Seeing the icebergs at sea level is just incredible.You always kind of think those photos will all the blue are photoshopped to look that way, but those colours are real and quite unearthly.

Our evening meal included a toast by the crew to celebrate our landing on Antarctica proper.

Day 16 – Antarctic convergence and beyond aboard MV Ushuaia

Day 16 – Antarctic convergence and beyond aboard MV Ushuaia

A day of firsts. Today we saw our first penguins swimming in the ocean. We were all very excited, which must amuse the crew no end.  They swim like dolphins, porpoising in and out of the water to maintain their speed.  I don’t know why I was surprised to see them out so far away from land.

We spent some time out on deck trying to get photos, but they are quick and quite little so I certainly didn’t get much.

We also saw our first seals swimming about, out first icebergs and our first whales. We entered Antarctic waters and saw the South Shetland Islands shrouded in fog. It was hoped that the evacuation would happen off King George Island today, but although a plane got very close it was turned back from the island because of poor visibility. The seas are much calmer now we are out of the Drake which was a relief for those suffering from sea sickness. The sea sickness patches came off.

It was a day of lessons and we were given the run down on behaviour in Antarctica including giving penguins the right of way, how to get in and out of zodiacs and boot cleaning to ensure we didn’t introduce pests or disease anywhere.

The lecture of the day was about seals and sea lions. I had no idea  they were closely related to bears and otters, although looking closely at sea lions it seems quite obvious to me now with their little sticky outy ears. True seals are better suited to the water, while sea lions are able to walk much like dogs using all four limbs on land. And they can put on some speed when properly motivated, as we were to see in the days to come. Both are deserving of respect and distance on land where they can get quite cranky if you get too close. Duly noted.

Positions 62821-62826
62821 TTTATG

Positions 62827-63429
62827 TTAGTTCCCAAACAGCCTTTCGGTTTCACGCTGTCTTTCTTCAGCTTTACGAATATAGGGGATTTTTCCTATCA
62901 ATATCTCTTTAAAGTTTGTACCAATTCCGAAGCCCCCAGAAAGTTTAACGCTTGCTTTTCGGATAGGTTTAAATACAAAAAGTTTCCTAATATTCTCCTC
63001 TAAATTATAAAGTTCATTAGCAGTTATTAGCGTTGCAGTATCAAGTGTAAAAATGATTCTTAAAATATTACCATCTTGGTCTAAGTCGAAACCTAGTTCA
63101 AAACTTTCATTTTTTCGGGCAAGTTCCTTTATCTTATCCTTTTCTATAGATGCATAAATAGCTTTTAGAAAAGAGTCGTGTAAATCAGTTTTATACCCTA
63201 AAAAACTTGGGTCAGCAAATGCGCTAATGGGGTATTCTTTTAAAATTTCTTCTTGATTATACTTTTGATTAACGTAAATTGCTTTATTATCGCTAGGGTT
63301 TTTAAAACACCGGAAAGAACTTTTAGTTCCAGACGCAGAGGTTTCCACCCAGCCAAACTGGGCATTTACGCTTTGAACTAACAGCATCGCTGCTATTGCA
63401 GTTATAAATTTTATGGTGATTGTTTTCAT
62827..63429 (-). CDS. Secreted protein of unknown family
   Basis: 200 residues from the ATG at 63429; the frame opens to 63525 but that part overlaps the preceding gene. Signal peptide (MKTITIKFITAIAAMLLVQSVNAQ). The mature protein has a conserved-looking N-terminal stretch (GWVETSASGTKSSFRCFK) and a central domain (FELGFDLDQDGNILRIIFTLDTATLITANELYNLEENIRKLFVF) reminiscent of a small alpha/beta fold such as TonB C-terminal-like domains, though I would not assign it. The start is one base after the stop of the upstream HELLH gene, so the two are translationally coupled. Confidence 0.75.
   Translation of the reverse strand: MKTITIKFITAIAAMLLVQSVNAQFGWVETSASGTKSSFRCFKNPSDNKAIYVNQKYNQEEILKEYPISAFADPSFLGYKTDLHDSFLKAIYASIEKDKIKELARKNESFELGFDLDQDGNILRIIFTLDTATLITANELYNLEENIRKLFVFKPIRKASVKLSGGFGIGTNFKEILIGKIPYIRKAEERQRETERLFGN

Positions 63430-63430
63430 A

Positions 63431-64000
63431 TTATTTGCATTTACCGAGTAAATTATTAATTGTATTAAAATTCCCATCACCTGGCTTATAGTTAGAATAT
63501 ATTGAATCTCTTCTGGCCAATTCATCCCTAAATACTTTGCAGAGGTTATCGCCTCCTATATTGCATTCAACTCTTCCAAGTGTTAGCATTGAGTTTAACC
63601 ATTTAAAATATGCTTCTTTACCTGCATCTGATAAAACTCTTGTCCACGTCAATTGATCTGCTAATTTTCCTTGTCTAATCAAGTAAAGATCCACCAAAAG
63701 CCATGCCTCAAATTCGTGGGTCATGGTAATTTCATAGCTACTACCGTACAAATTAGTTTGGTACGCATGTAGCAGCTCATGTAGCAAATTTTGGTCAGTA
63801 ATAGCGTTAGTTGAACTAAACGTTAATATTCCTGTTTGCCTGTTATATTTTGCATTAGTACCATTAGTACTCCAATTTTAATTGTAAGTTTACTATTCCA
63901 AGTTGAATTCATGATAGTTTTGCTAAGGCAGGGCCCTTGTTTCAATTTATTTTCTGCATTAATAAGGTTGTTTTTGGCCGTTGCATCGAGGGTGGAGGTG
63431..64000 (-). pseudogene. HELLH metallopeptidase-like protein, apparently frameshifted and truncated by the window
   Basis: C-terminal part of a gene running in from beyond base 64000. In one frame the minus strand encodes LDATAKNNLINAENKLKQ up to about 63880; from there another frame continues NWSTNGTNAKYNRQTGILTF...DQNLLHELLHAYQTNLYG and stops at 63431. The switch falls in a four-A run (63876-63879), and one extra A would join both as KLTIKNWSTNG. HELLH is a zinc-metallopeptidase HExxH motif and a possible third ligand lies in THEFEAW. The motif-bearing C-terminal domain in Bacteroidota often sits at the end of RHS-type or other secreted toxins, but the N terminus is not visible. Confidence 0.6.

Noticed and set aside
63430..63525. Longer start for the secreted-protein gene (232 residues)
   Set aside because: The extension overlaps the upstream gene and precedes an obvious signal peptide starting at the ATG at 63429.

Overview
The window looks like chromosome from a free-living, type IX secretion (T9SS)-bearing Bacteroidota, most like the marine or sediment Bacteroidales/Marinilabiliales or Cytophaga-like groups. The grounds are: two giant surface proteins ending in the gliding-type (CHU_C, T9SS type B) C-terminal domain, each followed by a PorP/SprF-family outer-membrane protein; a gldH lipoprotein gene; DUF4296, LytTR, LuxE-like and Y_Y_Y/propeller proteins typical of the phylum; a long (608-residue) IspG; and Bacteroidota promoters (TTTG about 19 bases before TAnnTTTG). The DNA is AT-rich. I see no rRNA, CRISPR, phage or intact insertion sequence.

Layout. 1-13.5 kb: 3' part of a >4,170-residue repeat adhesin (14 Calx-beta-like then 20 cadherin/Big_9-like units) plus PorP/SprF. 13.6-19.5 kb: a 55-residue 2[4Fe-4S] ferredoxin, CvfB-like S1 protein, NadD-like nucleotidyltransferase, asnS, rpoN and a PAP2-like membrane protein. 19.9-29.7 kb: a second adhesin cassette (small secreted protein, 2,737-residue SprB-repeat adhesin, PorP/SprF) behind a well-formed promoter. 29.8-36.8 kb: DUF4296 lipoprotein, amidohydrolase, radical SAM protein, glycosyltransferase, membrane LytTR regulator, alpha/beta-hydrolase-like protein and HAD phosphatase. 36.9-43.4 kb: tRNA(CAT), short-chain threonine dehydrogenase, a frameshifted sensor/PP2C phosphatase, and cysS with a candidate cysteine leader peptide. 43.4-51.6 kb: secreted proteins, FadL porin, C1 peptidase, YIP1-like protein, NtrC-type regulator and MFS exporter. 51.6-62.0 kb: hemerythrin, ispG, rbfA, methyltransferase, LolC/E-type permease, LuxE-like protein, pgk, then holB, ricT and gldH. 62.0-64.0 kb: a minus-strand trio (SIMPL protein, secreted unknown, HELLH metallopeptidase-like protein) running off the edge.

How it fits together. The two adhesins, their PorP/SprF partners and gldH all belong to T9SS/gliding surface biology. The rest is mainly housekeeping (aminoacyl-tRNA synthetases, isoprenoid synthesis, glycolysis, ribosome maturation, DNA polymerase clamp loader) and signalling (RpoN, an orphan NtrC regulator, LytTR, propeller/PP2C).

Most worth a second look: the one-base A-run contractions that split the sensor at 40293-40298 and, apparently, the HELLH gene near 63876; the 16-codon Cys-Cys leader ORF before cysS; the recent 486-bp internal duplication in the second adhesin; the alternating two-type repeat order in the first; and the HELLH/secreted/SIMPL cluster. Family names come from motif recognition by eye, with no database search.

The winds were strong (40 knots) so there was no opportunity to make a shore landing safely. That did not mean we lacked for entertainment as Dave and Di put on a show for us in their penguin onsies. Fabian was delighted, and I think he may be stalking Dave and his onsie for the rest of the trip.

The dining room on the Ushuaia is divided into a series of rooms. The
rearmost has tables that seat ten people.  The chairs are attached to
the floor (although there is a secret trick that can be used to
temporarily remove and replace the)  and swivel. There is not a lot of
room between the chairs, and for people like Kingsley who is all legs
getting in an out is like a three dimensional game of Tetris. In the end
he seems to have settled on a technique that has him entering the chair
over the seat back. Not very dignified, but it gets him there.

movement of the ship means you become quite intimate with your fellow
dinners as you are often literally rubbing elbows, thighs, shoulders

We also had our first photography tour session with Alex.  She talked about the use of exposure compensation and birds in flight photography, and distributed out photo challenges for the trip.

Alex also presented us with pictures of our beautiful fur babies and seeing the gorgeous photo of Smudge made me a little* emotional. This is the longest we’ve been away from Smudge and Sausage and being out of contact is very hard. In retrospect it was just as well we were out of contact as this was the day of the storm and Sausage’s first great escape and being able to do absoluelt nothing would have been unbearable.

When attempting to review my photos and makes some notes on the day I discovered that I was finding it difficult to make out some of the settings on my camera.  It unfolded that both Kingsley and  I had run into one of the side effects of the patches, affecting near vision. I’d like to blame that for my sub-par penguin swimming photo, but I don’t think I’d get away with it.